Pediatric Hypertension Treatment and Conditions

Each year, we treat approximately 400 children for mild to severe hypertension. By conducting advanced diagnostics, we take into account much more than blood pressure numbers, investigating possible underlying conditions and lifestyle habits that might influence hypertension.

Blood pressure occurs naturally as the heart pumps blood through the arteries to the body, but when the pressure is too high, it can lead to problems. When left untreated, high blood pressure (hypertension) can damage almost every organ, but especially the arteries, heart, kidneys, and eyes, later in life. With early and effective treatment, long-term complications can often be avoided.

Our tailored treatment plans are proactive and multifaceted, supporting your child’s health in all areas of life. We manage hypertension with a combination of lifestyle support (diet, exercise, and mental health support) and medication when needed, ensuring just the right dose of the right medication to achieve the best results.


  • Primary hypertension may be due to lifestyle habits, such as poor diet, sedentary lifestyle, and emotional and social stress. Hypertension rises with obesity, and obesity in children has steadily increased over the past 50+ years.
  • Secondary hypertension is linked to an underlying medical condition, such as heart, kidney, or liver disease. Even newborn babies can have hypertension, especially those born prematurely.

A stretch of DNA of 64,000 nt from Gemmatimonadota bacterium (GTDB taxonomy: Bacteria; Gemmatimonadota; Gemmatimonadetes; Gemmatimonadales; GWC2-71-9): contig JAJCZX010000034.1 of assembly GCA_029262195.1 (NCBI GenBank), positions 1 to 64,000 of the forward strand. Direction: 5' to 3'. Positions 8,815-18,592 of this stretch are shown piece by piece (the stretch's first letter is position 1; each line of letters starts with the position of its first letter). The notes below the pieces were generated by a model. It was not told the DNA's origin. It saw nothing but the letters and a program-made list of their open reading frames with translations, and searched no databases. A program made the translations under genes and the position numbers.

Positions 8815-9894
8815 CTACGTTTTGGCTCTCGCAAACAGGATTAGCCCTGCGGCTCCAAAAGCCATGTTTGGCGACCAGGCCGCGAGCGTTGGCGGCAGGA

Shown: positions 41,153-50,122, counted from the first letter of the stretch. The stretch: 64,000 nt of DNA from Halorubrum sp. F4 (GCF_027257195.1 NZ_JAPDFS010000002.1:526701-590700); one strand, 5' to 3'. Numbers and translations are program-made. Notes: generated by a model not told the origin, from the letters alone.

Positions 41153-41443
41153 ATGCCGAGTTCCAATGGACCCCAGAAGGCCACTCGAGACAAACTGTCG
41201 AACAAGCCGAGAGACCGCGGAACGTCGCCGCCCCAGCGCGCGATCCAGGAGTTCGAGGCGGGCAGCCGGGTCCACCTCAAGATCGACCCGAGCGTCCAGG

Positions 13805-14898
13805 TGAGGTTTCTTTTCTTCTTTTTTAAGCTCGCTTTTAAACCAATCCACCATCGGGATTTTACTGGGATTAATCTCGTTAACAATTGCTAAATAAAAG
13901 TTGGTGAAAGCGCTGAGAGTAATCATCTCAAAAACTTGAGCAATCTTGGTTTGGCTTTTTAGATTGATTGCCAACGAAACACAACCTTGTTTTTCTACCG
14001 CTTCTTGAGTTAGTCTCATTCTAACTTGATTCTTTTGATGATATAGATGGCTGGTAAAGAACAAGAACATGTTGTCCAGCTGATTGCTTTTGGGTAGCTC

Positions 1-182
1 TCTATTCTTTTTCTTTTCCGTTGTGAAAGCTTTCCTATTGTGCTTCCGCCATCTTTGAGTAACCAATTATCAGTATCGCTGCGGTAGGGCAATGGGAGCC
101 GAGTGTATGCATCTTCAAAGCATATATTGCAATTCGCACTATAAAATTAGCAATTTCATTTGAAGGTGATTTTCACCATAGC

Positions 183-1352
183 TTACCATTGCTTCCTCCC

Related conditions

There are several conditions that may result in high blood pressure. The following are common conditions that we treat:

  • Kidney disease is the most common cause of secondary hypertension in children because it disrupts the balance of hormones that regulate salt and water retention, among other physiological processes.
  • Congenital heart disease can result in hypertension, especially when it involves a narrowing of the aorta or arteries.
  • Adrenal disorders disrupt a hormone called aldosterone, which causes excessive salt and water retention in the kidneys.
  • Hyperthyroidism (overactive thyroid) and hypertension are related because the thyroid hormone plays a role in regulating blood pressure.
  • Obstructive sleep apnea closes the airway momentarily on and off during sleep, which affects blood pressure and may put children at three times the risk for hypertension when they become adolescents.
  • Drugs/medications, including decongestants, NSAIDs, steroids, and ADHD medication, and street drugs, including methamphetamine and cocaine, can disrupt blood pressure.